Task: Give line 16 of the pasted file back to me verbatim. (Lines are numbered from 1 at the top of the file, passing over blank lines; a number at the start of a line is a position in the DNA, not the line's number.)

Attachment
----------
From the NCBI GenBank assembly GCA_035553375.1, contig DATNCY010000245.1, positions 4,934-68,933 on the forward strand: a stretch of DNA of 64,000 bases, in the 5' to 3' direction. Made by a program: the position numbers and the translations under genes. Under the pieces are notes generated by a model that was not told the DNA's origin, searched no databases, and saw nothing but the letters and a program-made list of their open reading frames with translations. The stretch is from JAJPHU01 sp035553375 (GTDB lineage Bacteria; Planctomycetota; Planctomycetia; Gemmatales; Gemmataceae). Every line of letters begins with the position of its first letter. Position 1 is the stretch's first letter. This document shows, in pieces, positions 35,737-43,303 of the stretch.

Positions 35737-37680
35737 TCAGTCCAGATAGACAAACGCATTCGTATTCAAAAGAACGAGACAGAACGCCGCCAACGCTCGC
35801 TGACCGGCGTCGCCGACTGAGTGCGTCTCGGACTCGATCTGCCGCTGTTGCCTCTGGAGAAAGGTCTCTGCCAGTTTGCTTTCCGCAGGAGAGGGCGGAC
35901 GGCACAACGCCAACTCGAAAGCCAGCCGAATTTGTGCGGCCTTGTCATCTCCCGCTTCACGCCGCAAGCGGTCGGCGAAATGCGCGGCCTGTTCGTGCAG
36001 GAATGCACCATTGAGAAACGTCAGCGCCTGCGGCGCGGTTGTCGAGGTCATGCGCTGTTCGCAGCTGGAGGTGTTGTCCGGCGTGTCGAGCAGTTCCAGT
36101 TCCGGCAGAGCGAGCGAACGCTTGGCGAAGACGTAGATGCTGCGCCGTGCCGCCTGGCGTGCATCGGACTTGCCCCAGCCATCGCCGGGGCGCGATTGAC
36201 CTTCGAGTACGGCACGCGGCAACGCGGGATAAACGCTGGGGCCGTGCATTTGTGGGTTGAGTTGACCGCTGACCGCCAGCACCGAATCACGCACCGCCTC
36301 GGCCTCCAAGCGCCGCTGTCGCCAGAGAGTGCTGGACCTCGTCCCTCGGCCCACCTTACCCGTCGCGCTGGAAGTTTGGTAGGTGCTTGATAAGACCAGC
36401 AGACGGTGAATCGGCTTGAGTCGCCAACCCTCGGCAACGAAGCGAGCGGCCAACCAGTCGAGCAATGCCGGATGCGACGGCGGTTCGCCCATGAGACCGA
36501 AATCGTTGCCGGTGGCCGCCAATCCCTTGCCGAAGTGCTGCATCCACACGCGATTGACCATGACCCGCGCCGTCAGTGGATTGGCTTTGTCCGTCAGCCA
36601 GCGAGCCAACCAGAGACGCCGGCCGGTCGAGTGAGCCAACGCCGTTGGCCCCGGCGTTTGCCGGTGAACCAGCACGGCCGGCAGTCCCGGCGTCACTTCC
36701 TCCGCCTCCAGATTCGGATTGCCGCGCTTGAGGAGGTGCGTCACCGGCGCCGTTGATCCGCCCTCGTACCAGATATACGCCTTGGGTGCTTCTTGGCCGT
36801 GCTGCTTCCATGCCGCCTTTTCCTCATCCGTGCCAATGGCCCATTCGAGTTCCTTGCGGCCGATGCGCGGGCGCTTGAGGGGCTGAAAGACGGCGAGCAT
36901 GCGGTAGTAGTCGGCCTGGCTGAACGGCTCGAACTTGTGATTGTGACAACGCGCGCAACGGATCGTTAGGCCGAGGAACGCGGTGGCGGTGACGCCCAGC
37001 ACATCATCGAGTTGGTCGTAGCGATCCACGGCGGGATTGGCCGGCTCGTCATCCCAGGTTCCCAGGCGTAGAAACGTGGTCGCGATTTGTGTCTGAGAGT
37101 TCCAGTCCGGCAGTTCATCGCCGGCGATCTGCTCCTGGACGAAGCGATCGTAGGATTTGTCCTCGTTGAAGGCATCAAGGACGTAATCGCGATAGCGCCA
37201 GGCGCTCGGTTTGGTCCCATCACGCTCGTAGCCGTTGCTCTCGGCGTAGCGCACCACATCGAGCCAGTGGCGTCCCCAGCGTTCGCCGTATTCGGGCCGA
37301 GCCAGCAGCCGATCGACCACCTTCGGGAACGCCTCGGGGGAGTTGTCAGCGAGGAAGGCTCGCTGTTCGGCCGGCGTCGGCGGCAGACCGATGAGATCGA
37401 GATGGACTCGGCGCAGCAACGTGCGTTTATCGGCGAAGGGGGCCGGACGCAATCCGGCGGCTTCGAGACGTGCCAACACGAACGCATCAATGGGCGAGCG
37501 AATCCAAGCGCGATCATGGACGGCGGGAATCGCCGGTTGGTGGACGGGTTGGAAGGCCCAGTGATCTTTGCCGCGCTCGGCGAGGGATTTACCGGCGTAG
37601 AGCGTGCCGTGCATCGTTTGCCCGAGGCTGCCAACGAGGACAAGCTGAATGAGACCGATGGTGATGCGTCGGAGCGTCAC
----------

37001 ACATCATCGAGTTGGTCGTAGCGATCCACGGCGGGATTGGCCGGCTCGTCATCCCAGGTTCCCAGGCGTAGAAACGTGGTCGCGATTTGTGTCTGAGAGT